Why is NSLW needed?

Our community leaders are the chief designers of our communities and their component parts—central business districts, subdivisions, schools, industries and highways—and hold significant influence over current and future public policies. Civic leaders hold enormous sway over whether or not a new development is a good fit that brings long-term economic benefits without harming the ecological or cultural fabric of the community.

The Nebraska Sustainability Leadership Workshops (NSLW) are part of a new partnership program that is preparing Nebraska’s communities for today’s and tomorrow’s complex challenges.

An uncertain energy future, growing shortages of water and other natural resources, unresponsive and often stuck public policy, growing need for affordable housing and blighted housing removal, attracting and retaining youth and competent leadership in our communities, and the unfolding consequences of climate change represent daunting challenges for Nebraska’s community leaders. Whether they live and work in sprawling cities or depopulating towns, all are struggling with myriad problems as natural resources become increasingly scarce while demands on resources continue to rise.

Managed by the Joslyn Institute for Sustainable Communities (JISC), the NSLW is a unique opportunity for community leaders from across the state to share their challenges and successes and to discover new ways to address the critical environmental, social-cultural, technological, economic and public policy challenges facing their communities.

This three-year program consists of an annual series of 22 statewide sessions in which mayors, city managers, members of county boards, city councils, school boards and other community leaders engage planning, design and leadership experts. Organized around case-study problems, these small-group workshops are tailored to address issues unique to each participating community while also exploring shared solutions to statewide and regional challenges including:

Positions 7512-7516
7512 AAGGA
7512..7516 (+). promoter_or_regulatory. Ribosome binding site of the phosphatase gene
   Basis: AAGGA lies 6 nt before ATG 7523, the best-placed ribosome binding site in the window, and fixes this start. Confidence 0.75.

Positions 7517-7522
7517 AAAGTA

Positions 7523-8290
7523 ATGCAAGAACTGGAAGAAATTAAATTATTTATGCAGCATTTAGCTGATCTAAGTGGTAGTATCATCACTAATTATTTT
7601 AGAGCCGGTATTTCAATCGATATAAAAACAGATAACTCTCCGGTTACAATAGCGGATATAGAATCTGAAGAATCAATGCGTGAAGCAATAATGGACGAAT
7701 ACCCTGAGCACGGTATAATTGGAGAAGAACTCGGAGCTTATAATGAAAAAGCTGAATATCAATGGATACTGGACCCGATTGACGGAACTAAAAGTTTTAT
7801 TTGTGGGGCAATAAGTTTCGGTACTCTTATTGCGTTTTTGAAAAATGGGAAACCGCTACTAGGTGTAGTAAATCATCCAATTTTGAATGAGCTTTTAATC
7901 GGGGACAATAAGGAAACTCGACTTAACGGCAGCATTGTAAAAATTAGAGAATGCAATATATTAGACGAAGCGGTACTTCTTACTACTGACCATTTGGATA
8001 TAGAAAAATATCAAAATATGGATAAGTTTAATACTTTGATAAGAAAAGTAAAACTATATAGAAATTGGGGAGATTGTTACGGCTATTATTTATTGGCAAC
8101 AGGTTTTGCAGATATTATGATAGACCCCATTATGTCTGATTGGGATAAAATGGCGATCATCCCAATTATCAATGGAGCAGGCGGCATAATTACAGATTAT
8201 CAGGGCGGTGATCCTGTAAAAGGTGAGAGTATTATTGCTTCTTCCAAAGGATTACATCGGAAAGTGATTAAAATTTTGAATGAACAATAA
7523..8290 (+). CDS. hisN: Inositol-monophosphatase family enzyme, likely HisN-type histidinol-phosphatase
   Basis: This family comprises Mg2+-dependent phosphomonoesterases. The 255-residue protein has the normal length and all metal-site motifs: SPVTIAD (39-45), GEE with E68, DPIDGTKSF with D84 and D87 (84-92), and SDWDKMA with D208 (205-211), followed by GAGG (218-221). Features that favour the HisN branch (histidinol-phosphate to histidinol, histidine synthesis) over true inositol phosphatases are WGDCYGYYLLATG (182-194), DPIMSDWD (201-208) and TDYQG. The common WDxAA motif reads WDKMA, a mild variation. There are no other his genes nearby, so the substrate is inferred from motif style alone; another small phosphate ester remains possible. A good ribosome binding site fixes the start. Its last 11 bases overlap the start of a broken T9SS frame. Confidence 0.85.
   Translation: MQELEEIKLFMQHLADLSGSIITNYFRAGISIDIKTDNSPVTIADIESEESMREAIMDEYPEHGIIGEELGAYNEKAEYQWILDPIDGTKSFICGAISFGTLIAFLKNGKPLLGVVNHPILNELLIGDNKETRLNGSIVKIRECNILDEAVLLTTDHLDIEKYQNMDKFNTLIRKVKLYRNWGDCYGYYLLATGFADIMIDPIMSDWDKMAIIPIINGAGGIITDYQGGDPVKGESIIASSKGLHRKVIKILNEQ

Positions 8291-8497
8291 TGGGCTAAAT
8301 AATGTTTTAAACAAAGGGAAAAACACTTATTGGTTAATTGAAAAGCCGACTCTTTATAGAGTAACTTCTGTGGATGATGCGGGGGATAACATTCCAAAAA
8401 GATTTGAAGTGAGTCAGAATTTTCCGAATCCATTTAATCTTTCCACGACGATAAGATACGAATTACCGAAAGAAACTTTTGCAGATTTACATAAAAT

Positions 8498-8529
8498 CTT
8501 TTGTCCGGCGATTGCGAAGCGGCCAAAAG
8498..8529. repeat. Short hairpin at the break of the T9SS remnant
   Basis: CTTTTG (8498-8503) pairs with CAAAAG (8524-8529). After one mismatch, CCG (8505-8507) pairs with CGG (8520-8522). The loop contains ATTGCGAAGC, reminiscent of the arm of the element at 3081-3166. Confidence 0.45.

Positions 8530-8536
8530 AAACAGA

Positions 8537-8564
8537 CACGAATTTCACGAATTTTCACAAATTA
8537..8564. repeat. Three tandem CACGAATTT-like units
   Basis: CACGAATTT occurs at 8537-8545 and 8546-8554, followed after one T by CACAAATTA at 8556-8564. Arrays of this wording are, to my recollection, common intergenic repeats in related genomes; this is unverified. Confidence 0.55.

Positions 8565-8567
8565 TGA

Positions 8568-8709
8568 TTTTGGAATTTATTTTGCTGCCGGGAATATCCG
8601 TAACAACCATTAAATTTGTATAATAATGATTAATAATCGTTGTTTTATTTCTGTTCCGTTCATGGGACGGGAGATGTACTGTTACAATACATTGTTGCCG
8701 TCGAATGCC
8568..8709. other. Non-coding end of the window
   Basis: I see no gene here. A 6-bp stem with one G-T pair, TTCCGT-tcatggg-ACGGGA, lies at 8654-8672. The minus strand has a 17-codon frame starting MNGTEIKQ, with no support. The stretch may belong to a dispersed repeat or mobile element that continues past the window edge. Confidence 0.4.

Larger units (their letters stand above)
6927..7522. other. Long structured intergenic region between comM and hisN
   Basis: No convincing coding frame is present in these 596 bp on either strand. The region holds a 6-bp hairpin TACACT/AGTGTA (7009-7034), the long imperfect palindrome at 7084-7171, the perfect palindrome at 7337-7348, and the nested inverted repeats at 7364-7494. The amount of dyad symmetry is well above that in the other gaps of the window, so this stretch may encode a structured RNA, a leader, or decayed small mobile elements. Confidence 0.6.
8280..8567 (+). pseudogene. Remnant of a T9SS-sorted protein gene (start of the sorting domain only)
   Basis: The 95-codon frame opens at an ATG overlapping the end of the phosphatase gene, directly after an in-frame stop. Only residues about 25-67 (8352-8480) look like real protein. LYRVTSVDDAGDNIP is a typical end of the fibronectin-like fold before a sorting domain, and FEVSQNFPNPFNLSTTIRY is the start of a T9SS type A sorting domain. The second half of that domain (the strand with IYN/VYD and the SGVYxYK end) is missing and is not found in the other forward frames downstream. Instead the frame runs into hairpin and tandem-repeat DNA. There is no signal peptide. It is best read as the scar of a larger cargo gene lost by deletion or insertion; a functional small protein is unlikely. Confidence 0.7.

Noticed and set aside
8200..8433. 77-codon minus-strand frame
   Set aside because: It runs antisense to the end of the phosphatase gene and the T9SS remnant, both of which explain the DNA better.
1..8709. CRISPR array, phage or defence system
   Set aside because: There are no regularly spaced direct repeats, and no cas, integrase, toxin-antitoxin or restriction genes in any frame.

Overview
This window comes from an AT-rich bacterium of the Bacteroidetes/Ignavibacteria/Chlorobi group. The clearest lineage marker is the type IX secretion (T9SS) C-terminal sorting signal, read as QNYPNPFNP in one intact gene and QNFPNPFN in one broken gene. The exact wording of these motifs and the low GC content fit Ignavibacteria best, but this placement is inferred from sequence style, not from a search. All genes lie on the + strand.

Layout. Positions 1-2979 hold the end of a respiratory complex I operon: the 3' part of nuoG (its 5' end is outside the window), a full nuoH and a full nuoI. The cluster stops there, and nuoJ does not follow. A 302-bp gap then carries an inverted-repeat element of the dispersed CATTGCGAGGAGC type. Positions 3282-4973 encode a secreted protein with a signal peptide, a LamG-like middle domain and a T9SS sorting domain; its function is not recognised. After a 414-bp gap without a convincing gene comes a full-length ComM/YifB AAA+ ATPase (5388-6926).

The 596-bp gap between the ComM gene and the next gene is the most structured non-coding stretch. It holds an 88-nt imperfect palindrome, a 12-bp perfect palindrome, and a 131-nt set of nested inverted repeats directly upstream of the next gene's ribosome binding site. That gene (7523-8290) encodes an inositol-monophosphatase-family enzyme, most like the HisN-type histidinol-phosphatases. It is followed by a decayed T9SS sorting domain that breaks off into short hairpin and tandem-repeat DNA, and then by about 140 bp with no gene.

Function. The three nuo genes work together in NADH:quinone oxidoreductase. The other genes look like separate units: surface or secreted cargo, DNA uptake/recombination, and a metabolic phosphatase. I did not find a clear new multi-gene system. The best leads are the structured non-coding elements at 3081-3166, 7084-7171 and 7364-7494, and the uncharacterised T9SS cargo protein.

Efficient resource use
Future prosperity, economic or otherwise, will not occur unless Nebraska’s community leaders find consensus on identifying and efficiently managing our most fragile natural resources.

Environmental quality
Degradation of water quality and supply, loss of habitat and food production to poor land use practices, and toxins in our water, soil and air threaten the very survival of plant, animal and human communities. Species failure is a loss not only for our environment, but a dire warning of our own fragile ecological condition.

Alternative energy
Communities need to act quickly to address future energy challenges, working on a regional and statewide scale to increase the use of clean, alternative energy and to make energy efficiency and the efficient use of resources (materials reuse and recycling) a priority through building code improvements and incentive programs.

Economic opportunities
Valuable natural resources—water, wind, soils, and our four-season solar climate—are underutilized or misallocated in many communities large and small. Regional cooperation, coupled with long-term planning are keys to economic sustainability and substantial improvements to quality of life.

Effective public policy
No single jurisdiction can afford to foot the bill for the future, yet competitive tensions within and between jurisdictions often lead to inefficiencies in natural resource allocation and infrastructure investment. Policies designed to address 19th century conditions are not suited to the global and environmental challenges of the 21st century. Community leaders must work together to develop policies and incentives based on a shared vision of preferred growth patterns, land use policies, and economic goals.

Healthy, vibrant cities
Policies and incentives are needed to encourage healthy, walkable, and culturally rich communities that offer transportation and housing choices in mixed-use developments that concurrently protect habitat, water supplies and local culture/history.

Food-based coalitions
Rural/urban interests are in conflict as farmland and fragile natural environments are lost to sprawl, acreage-style development and other non-food crop uses. Leaders need to explore ways to renew ties between populations and local food communities.

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